The Downside Of Growing Your Organizational Culture

I was sitting having a quick dinner in Manhattan with some colleagues. The place was packed and the noise level high. Just a typical 6:30 p.m. time of workplace decompressing, after one of those typical rush and get it done days.

At the table to the left we heard “No one should be forced to share as much as they do here. They think they are creating a culture of trust. It’s just a bunch of bull.”

To the right, “Why the heck can’t they just get with the program and stop complaining all the time? What a bunch of whiners.”

Another table not far where they were getting very vocal and physically flinging hands around, “They actually force us to admit failure and what we don’t like about ourselves. Nasty stuff! We just want to get our jobs done and get to our beer time.”

One of my colleagues shrugged and said “Not much has changed in all the years we have been working. Still bitch and complain and judge and attack. When will it ever change?”

Blame it on our belief systems, blame it on our parents, blame it on our culture.

Or maybe stop the blame and say, “It will stop with me” or better yet, “It will start with me.”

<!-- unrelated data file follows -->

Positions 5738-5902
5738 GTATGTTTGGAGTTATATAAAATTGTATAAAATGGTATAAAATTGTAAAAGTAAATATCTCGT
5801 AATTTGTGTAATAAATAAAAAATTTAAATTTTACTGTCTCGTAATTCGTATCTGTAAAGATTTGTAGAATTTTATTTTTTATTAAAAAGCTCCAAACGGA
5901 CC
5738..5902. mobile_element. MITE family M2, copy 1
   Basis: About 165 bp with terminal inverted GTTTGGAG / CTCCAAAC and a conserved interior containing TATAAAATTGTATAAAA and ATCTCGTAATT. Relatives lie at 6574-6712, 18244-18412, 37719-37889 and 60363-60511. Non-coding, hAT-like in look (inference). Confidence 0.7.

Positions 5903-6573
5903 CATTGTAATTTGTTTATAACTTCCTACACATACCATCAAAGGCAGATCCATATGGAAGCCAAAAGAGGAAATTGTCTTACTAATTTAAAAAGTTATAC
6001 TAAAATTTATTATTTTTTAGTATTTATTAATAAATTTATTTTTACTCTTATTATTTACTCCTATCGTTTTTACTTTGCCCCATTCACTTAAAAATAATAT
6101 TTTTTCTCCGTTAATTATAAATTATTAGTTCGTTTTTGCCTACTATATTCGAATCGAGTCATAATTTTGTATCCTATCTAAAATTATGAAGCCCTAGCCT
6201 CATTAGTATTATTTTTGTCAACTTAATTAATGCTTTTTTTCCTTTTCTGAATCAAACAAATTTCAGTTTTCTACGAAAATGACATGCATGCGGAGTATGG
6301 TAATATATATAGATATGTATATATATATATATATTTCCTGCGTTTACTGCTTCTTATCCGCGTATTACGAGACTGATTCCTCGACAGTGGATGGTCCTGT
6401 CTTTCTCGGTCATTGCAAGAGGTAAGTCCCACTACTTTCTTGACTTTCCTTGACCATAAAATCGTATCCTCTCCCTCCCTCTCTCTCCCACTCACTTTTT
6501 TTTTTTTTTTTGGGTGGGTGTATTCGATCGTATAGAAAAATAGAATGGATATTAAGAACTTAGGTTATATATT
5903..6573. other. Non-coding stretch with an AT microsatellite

So, what do we stop and what do we start?

How do we create a better and more effective business setting? Is it even possible?

I open this up to a deep discussion. Social media has a powerful collective of global citizens who are bright, and as I read many of the tweets and posts, I have hope in so many individuals who are committed to helping build a better world through work.

I am going to put down a few of my ideas to start the dialogue, and would love to have you add to the rich stew we can create about what can be done differently.

I believe that now is the time for radical departures from the way we work. I am especially fascinated by the way we interact with each other.

However, we have a long way to go. Sure, we have moved to open space in many buildings and yet, the same “he did it, she did it, they did it” chant is heard around the globe.

Let’s weave a new pattern!

I think the traditional motivators of the workplace, job security, higher pay, and good benefits is not enough. There is a desire, a demand for being treated with respect, finding satisfaction with our jobs, and being connected to something that will leave a positive and lasting legacy.

Can work be both economically and emotionally rewarding?

I recently watched a video of Eileen Fisher talk about how her firm became an employee owned company. Not only does she have one of the most incredibly beautiful yet simple clothing lines on the market, she stands for so much more than money in the account.

Sylvia Lafair

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